The Game Card is the physical format used for games released on the Nintendo DS and Nintendo 3DS family of handheld systems, and the Nintendo Switch home console. Similar to the Game Paks used on previous Nintendo handheld systems and home consoles before the Nintendo GameCube, Game Cards are small, slim ROM cartridges manufactured by Macronix.
Nintendo DS Game Cards are small, black cards used as the standard physical medium by all systems in the Nintendo DS family, and can also be played on Nintendo 3DS systems. These Game Cards can hold as little as eight megabytes of data, while the largest game cards produced have a capacity of up to 512 megabytes. According to certain developers, larger Nintendo DS Game Cards have a slower transfer rate than the smaller capacity cards. Unlike the Game Paks on previous systems, which used battery backups for saving game data, most Game Cards use a type of flash memory or EEPROM to store data, though some games lack any form of saving.
With the release of the Nintendo DSi, several developers began to release games on Nintendo DSi Enhanced Game Cards. While these game cards are similar to normal Nintendo DS Game Cards and can play on older models of the hardware, these games have exclusive features only accessible when playing on a Nintendo DSi system. In addition, while Nintendo DSi exclusive games were typically released for the DSiWare digital format, certain games were released on Nintendo DSi Game Cards, white Game Cards which are only compatible with Nintendo DSi systems. Both models of Game Card are also playable on Nintendo 3DS.
Certain Nintendo DS titles, such as Pokémon HeartGold and SoulSilver Versions and Pokémon Black and White Versions , use special Game Cards with infrared capabilities. While the Nintendo DS does not natively support infrared communications, a transceiver is built into the cartridge, which allows the system to communicate with peripherals such as the Pokéwalker as well as with other players. These Game Cards are a darker color than previously released ones.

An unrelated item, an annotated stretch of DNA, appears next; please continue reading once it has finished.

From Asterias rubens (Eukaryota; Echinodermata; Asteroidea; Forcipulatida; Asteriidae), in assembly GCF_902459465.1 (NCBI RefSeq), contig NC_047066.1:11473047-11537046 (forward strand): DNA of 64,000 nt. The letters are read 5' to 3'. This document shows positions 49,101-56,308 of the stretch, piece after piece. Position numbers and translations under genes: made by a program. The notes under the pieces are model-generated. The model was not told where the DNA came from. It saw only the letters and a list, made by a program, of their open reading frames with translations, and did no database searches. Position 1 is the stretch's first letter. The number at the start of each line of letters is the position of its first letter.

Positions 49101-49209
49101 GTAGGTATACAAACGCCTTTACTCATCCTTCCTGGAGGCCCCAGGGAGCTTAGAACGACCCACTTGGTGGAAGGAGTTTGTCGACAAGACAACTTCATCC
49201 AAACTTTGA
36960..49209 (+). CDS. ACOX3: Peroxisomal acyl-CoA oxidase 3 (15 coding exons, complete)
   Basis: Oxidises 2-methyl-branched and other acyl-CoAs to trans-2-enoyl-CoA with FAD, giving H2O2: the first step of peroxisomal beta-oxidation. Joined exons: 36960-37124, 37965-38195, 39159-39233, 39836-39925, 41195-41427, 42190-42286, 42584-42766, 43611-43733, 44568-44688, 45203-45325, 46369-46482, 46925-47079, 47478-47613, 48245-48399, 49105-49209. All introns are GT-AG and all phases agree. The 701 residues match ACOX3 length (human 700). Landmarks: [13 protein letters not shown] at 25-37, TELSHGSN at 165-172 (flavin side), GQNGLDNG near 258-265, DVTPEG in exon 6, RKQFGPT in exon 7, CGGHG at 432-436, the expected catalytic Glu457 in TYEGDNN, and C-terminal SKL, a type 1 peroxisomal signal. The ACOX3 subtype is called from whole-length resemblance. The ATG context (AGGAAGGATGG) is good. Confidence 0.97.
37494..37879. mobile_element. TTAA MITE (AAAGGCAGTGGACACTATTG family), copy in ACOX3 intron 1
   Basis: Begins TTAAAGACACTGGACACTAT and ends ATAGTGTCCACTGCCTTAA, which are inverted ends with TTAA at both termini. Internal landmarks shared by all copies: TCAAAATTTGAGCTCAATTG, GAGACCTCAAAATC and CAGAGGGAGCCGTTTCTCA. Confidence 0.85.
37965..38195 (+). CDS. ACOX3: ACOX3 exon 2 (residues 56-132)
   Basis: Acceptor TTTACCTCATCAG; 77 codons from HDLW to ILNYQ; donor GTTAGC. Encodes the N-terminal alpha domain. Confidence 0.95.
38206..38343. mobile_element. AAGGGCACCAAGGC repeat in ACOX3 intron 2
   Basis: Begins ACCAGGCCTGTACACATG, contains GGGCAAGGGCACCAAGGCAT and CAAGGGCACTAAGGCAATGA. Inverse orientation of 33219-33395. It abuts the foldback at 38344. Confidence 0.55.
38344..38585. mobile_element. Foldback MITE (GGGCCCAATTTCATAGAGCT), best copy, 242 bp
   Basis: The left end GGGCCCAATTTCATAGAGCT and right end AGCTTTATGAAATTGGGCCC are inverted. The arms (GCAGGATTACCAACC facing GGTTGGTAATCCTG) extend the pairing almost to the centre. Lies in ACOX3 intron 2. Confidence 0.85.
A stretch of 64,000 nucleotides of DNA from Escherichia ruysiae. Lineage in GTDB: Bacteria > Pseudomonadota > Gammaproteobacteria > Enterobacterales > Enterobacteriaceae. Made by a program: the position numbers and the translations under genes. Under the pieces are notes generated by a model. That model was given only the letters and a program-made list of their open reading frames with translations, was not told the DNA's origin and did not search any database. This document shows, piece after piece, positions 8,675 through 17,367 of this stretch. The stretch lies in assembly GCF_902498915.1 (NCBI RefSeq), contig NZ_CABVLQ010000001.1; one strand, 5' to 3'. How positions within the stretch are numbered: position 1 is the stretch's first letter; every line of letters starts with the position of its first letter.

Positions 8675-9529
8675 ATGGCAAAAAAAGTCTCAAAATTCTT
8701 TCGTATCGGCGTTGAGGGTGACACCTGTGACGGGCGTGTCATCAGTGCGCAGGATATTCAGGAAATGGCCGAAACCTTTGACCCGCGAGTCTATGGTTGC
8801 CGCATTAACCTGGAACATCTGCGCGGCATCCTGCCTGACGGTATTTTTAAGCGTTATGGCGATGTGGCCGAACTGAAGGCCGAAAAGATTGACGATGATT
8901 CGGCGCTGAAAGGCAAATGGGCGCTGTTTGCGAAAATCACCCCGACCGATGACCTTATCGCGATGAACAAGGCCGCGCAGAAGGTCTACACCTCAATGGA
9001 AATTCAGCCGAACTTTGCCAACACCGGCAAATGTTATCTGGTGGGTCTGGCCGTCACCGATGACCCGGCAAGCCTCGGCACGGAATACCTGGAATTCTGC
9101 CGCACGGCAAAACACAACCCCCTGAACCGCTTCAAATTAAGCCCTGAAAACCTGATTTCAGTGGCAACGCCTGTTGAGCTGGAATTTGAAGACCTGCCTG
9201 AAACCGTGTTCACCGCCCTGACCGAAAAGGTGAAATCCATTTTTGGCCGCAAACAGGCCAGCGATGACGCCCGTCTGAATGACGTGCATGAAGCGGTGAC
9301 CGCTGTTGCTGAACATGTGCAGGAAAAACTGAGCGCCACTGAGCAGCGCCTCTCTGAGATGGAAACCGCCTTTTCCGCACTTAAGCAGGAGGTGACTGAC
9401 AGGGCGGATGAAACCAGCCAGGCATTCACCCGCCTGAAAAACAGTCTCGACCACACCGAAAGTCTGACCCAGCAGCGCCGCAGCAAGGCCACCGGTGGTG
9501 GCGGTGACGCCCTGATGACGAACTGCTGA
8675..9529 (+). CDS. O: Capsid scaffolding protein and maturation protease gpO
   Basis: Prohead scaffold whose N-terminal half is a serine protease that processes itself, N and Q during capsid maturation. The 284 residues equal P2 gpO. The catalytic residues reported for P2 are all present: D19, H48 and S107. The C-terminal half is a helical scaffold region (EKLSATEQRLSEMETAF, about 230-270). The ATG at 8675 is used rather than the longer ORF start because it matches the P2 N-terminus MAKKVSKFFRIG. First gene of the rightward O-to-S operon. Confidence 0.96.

Nintendo 3DS Game Cards are the physical format used by all Nintendo 3DS family systems. While they look similar to the Nintendo DS cards, they are white in color, similar to Nintendo DSi Game Cards, and have a small tab on the top right of the card, preventing them from being inserted into the previous generation systems. They can hold between one to eight gigabytes of data.
While developers released games that take advantage of the improved New Nintendo 3DS hardware as well as titles exclusively for the system, only four games exclusively playable on the system have received physical releases: Xenoblade Chronicles 3D, Fire Emblem Warriors, Runbow Pocket: Deluxe Edition, and Minecraft: New Nintendo 3DS Edition. The Game Card is no different in design from previous ones, and while standard model systems will recognize the games, they cannot be played on them.
The Nintendo Switch is the first Nintendo home console to use the Game Card format (HAC-008), rather than the Game Disc format like previous Nintendo consoles. Nintendo Switch Game Cards are non-rewriteable; save data and extra data is instead saved to the console. Basic Game Cards can hold up to 16 GB of data.
According to a Nintendo spokesperson, Nintendo Switch Game Cards are applied with denatonium benzoate, a non-toxic bittering agent, as a prevention measure against swallowing cartridges by accident.
- ↑ Creating a 3D Game on the Nintendo DS. IGN Blogs (June 16, 2006). Retrieved April 16, 2016.
- ↑ GDC 09: DSi Hybrid, Exclusive Carts Soon. IGN (March 25, 2009). Retrieved April 16, 2016.
- ↑ 3DS Cartridges Could Store Up to 8GB. Nintendo World Report (December 17, 2010). Retrieved April 16, 2016.
- ↑ Nintendo Switch - Official Website - Nintendo's New Video Game System. Nintendo. Retrieved October 20, 2016.
- ↑ 5.0 5.1 Nintendo Switch's storage could be expanded with USB drives. Gamereactor UK (January 13, 2017). Retrieved January 14, 2017.
- ↑ Nintendo Switch game cartridges taste offensively bad, trust us. Polygon (March 1, 2017). Retrieved March 2, 2017.